Given the widespread popularity of Aung San Suu Kyi, hostility toward Muslims, and resentment of foreign criticism, there might be little that the outside world can realistically do to sway Myanmar. This might be a golden opportunity for Indonesia to exercise its latent political power: an NGO I spoke with claimed it has a reputation as an honest broker with experience in quelling ethnic unrest and a distaste for the sort of grandstanding favored by, say, Malaysia’s Najib Razak and Turkey’s Recep Erdoğan (who have both used the issue to whip up their voters). Helping Bangladesh, which shoulders most of the burden for caring for the refugees, would also go a long way. And of course, countries could take in Rohingya refugees themselves — although the international climate does not seem very receptive to accommodating Muslim refugees these days.


Myanmar was known as Burma until 1989. I have avoided using “Burma” in this post to avoid needless confusion.




Image source: Get Real Post

Although the exact analysis varies depending on whom you ask, it’s generally acknowledged that something like a cold war has settled upon East Asia. On one side is China, the traditional power of this part of the world, a proud country eagerly leveraging its newfound economic influence to reassert itself as a hegemon and woo its neighbors. On the other side is America, the global superpower, the established power ever since World War II with a fearsome navy and business presence. Even though it’s an outside power, it exerts influence in East Asia through an ally network — Japan, South Korea, the Philippines, Singapore, Australia — and is wooing China’s neighbors itself. Especially over disputed territories like the South China Sea, the 2 sides face each other down, outwardly smiling but inwardly tense and suspicious, nervously eyeing each other’s moves and trying to anticipate future developments before it’s too late.

Despite China’s impressive advantages, it’s usually conceded that America has the stronger position in this contest. But recent developments have thrown the whole strategic calculus of East Asia into doubt and confusion, and they’ve come from where most would least suspect it: the Philippines.

Unlike most other parts of East Asia, the Philippines does not have a particularly long history. An archipelago on the edge of Asia, its culture has as much in common with the relaxed lifestyle of the Pacific Islands as mainland Asia. It was a collection of mostly inconsequential chiefdoms isolated from Asia until the 1500s, when Spain conquered it. The Philippines (named after Spanish king Felipe II) remained under Spanish rule for over 300 years, and imbibed a lot of Spanish culture in the process, especially Roman Catholicism.

The Philippines was dragged into the Spanish-American War in 1898. Spain kept a sizeable fleet in Manila, the capital, and America sent a squadron to sink it. Spain’s defeat left a power vacuum in the Philippines, which the Filipinos rushed to fill. America, however, decided that they couldn’t be trusted to govern themselves. (President William McKinley’s fervent religiosity was a factor — he wanted to convert the Philippines to “Christianity,” by which he meant Protestant Christianity). It launched a ruthless war of conquest to annihilate the Philippine government and keep its foothold in Asia. Soldiers fanned out around the countryside, stamping out guerrillas, putting villages to the torch, and conducting sweeping massacres in hard-to-conquer areas. One general ordered his soldiers to kill everyone over 10 years old. Prisoners were tortured, often to death.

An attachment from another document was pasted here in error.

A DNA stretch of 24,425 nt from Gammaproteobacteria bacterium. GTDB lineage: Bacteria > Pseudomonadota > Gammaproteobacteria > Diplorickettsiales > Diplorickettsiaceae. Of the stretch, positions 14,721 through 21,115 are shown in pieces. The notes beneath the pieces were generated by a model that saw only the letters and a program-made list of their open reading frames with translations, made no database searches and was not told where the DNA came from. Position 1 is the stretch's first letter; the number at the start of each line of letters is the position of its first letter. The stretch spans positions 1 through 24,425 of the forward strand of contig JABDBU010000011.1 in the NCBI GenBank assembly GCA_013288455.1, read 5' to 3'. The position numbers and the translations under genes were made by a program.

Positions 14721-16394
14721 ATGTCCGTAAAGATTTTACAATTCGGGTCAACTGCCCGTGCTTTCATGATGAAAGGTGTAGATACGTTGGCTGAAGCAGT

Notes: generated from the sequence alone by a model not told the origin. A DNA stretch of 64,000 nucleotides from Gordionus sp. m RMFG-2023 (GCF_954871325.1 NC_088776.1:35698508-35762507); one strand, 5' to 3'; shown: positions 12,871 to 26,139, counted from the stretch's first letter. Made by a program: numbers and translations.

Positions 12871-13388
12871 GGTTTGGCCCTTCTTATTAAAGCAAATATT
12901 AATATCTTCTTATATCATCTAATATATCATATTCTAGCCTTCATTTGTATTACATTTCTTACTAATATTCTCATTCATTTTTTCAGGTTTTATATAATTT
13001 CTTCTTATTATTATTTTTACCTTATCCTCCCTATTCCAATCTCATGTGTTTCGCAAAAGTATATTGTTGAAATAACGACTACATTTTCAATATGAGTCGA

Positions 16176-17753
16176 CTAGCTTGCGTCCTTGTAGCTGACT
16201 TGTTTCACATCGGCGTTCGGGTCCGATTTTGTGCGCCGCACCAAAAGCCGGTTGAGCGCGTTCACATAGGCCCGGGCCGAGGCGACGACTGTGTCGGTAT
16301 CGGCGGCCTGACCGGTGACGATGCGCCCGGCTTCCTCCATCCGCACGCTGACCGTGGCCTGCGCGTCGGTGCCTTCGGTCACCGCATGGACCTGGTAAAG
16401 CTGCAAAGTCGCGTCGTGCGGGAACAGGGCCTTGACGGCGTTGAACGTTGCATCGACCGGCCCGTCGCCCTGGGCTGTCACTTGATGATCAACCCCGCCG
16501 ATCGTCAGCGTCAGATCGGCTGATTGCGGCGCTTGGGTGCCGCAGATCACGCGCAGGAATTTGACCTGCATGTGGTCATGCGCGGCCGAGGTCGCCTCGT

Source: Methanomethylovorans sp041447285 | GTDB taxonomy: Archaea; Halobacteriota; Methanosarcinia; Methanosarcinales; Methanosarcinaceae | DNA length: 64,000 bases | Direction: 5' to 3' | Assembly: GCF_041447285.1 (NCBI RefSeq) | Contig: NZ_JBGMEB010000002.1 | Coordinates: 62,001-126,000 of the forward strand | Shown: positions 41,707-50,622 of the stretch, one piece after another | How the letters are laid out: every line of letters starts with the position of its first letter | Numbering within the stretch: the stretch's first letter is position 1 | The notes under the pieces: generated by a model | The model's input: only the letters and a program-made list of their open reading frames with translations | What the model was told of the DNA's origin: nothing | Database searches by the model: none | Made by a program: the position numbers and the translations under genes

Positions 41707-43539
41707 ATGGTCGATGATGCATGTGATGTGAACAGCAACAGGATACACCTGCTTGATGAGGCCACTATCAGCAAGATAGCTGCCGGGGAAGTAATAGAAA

This brutal conquest left lasting bitterness in the islands, but by most accounts American rule turned out to be benevolent. A policy of mass education brought ordinary Filipinos in touch with the outside world far more than their counterparts elsewhere in the colonized world. Uninterested in long-term colonization, America fostered a native governing class to ensure a smooth transition of power. The Philippines became integrated into the Asian trading network and found new markets for its agricultural products. Protestant evangelism didn’t make much headway, but America did convert Filipinos to the temptations of jazz music and Hollywood movies.

This all came crashing down with World War II, when Japan invaded and conquered the Philippines as part of its general swallowing of Southeast Asia. Americans shared in the hardships of the Filipinos during this period, suffering the infamous Bataan Death March into inhumane prisoner-of-war camps and coping with privation and discrimination under Japanese rule. An American-Filipino insurgency weakened Japanese authority, which then collapsed in an American counter-invasion in 1944, going out in a horrific blaze of destruction as Manila was bombed and shot up beyond recognition.

After the war, America promptly granted the Philippines independence, but it maintained a heavy influence. Most obviously, it kept a military presence there, especially at Clark Air Base and Subic Bay Naval Station north of Manila. America propped up the Philippines’ presidents and even covertly engineered the rise to power of one of them, Ramon Magsaysay. The Philippines got a lot of military aid to defeat 2 different Communist insurgencies, the Hukbalahaps and the New People’s Army, and an ongoing insurgency among Muslims in the southern island of Mindanao. American economic interests remained entrenched in the Philippines long after independence, and the US leaned heavily on the Philippine government to leave them alone.